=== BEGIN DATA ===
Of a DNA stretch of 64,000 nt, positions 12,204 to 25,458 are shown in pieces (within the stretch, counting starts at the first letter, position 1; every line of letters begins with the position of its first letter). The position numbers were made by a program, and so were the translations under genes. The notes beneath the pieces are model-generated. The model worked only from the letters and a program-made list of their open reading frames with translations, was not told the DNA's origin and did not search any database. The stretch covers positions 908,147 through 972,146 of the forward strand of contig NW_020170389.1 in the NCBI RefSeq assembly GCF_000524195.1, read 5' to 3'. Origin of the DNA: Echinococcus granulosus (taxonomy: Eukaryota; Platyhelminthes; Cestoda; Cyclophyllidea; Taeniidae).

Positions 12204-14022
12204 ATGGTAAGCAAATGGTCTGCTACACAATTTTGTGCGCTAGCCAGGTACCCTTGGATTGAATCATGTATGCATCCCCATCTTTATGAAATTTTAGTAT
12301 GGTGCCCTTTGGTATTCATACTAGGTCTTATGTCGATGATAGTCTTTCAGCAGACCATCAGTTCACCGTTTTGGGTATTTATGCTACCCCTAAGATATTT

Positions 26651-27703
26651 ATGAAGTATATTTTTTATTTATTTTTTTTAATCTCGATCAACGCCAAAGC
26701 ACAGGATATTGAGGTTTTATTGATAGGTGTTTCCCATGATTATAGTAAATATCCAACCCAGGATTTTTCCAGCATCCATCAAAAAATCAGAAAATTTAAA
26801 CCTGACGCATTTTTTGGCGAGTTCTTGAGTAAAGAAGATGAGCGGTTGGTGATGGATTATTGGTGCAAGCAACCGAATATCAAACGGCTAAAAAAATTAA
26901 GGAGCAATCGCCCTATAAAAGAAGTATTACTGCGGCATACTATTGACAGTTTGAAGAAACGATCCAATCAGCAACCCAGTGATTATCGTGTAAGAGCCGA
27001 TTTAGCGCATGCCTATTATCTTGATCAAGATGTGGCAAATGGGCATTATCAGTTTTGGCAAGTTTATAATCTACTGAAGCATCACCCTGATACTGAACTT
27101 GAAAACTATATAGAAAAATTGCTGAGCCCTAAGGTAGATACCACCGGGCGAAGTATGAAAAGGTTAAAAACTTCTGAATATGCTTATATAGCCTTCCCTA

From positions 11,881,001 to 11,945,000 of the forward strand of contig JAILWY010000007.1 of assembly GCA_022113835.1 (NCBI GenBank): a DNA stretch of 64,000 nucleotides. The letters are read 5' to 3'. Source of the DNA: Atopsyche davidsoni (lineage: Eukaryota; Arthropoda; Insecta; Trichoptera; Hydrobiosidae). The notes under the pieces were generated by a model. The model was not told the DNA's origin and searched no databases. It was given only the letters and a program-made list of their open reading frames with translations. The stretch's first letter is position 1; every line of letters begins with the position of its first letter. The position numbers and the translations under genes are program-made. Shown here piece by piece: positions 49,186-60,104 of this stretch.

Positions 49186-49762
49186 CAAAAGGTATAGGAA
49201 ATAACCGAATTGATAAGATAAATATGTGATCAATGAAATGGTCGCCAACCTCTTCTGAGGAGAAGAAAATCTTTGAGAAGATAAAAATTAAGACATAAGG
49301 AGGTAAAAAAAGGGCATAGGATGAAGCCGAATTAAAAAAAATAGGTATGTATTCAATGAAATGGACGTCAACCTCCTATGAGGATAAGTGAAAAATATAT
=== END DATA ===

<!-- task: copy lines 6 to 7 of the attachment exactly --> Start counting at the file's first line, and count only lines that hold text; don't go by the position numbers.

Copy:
26651 ATGAAGTATATTTTTTATTTATTTTTTTTAATCTCGATCAACGCCAAAGC
26701 ACAGGATATTGAGGTTTTATTGATAGGTGTTTCCCATGATTATAGTAAATATCCAACCCAGGATTTTTCCAGCATCCATCAAAAAATCAGAAAATTTAAA